# Gravitational Potential

## Homework Statement

Calculate the gain of potential energy of a mountaineer of mass 80kg who travels to the top of the mountain Everest 9km above sea level.

ΔEp=mgΔh

## The Attempt at a Solution

ΔEp=mgΔh=80x9.81x9x10^3=7.1x10^6J.

This is the correct answer but surely it's only an estimate since the value of g 9km above the Earth's surface is 9.83830. Δg=9.8380-9.81= 2.8x10^(-3)?

Is it possible to calculate the exact change is Ep as the mass moves through Δh, rather than using a fixed value of 9.81?

Hootenanny
Staff Emeritus
Science Advisor
Gold Member

## Homework Statement

Calculate the gain of potential energy of a mountaineer of mass 80kg who travels to the top of the mountain Everest 9km above sea level.

ΔEp=mgΔh

## The Attempt at a Solution

ΔEp=mgΔh=80x9.81x9x10^3=7.1x10^6J.

This is the correct answer but surely it's only an estimate since the value of g 9km above the Earth's surface is 9.83830. Δg=9.8380-9.81= 2.8x10^(-3)?

Is it possible to calculate the exact change is Ep as the mass moves through Δh, rather than using a fixed value of 9.81?
Yes. One would need to go back to Newton's law of gravitation and compute

$$\Delta U = \int_{R}^{R+h} \frac{GM_E m}{r^2}\;\text{d}r,$$

where R is the radius of the Earth, ME is the mass of the Earth, m is the mass of the man and h is the height of Everest.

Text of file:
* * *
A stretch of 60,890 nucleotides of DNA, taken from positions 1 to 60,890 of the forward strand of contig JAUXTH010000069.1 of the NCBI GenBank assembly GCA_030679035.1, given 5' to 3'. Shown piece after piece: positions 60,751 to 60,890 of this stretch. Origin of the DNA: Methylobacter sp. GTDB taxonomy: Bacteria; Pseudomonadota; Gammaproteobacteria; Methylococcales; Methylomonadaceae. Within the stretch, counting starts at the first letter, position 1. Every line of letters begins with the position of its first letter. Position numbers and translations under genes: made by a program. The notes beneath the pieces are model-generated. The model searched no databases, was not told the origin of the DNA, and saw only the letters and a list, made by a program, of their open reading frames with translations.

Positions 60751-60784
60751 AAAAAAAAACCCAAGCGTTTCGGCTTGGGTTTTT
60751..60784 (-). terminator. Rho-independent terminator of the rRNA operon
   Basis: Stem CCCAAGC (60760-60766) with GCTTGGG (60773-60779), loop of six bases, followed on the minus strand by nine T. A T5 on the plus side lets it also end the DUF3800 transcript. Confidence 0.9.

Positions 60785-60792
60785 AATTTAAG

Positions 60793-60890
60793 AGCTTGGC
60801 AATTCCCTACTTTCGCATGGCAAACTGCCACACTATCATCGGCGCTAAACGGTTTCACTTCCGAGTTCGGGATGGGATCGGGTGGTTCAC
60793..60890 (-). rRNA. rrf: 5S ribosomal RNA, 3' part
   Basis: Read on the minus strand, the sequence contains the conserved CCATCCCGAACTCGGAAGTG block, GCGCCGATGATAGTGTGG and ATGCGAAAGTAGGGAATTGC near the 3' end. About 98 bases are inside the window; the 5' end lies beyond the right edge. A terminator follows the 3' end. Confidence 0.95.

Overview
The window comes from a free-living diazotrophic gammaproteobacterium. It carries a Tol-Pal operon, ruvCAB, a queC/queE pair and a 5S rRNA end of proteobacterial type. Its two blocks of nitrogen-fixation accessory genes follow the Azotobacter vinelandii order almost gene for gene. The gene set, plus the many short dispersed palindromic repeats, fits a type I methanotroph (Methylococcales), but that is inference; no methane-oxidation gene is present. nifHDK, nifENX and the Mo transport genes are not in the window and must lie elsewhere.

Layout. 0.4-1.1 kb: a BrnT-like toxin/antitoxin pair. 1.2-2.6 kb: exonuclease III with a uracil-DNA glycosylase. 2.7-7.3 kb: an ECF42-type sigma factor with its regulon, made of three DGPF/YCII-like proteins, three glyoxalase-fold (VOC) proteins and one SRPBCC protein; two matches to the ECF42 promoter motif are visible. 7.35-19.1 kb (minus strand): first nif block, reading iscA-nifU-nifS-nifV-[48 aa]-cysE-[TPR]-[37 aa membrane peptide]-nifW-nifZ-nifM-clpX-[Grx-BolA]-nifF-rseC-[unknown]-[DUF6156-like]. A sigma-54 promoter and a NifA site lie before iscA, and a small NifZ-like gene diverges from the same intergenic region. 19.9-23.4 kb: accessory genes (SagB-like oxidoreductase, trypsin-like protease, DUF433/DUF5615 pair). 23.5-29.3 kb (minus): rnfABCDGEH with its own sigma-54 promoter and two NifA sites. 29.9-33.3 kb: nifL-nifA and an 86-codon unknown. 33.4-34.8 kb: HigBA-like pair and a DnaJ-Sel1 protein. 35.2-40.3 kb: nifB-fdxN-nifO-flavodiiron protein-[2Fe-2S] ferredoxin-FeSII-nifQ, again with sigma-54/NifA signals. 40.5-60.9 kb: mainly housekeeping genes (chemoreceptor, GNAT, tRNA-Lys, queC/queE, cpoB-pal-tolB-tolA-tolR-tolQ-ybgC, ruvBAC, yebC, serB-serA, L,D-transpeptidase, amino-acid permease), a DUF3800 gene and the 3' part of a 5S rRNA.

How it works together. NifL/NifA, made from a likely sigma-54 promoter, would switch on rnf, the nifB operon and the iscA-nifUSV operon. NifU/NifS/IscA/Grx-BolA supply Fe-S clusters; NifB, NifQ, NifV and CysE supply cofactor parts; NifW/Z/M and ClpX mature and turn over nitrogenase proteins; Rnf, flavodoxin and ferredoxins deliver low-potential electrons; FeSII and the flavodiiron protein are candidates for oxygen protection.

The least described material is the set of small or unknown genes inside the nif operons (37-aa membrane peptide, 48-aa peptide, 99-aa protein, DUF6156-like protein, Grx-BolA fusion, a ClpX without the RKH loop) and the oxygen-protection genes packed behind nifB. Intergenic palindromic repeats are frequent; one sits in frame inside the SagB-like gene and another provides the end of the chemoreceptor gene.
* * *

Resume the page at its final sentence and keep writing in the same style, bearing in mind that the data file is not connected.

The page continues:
Yes. One would need to go back to Newton's law of gravitation and compute

$$\Delta U = \int_{R}^{R+h} \frac{GM_E m}{r^2}\;\text{d}r,$$

where R is the radius of the Earth, ME is the mass of the Earth, m is the mass of the man and h is the height of Everest.

Ah ok.

How would you go about integrating GMm/r^2? My maths isn't great but this is what I get:

Since G is a constant, factor it out.

$$\Delta U = G\int_{R}^{R+h} \frac{M_E m}{r^2}\;\text{d}r,$$

$$\Delta U = G [-\frac{M_E m}{r}]_{R}^{R+h}$$

Sorry, my maths isn't at this level yet!

Hootenanny
Staff Emeritus
Science Advisor
Gold Member
Ah ok.

How would you go about integrating GMm/r^2? My maths isn't great but this is what I get:

Since G is a constant, factor it out.

$$\Delta U = G\int_{R}^{R+h} \frac{M_E m}{r^2}\;\text{d}r,$$

$$\Delta U = G [-\frac{M_E m}{r}]_{R}^{R+h}$$

Sorry, my maths isn't at this level yet!
So we are left with
$$\Delta U = GM_E m \left(\frac{1}{R} - \frac{1}{R+h}\right).$$
Simply plug the numbers in and you should get your result.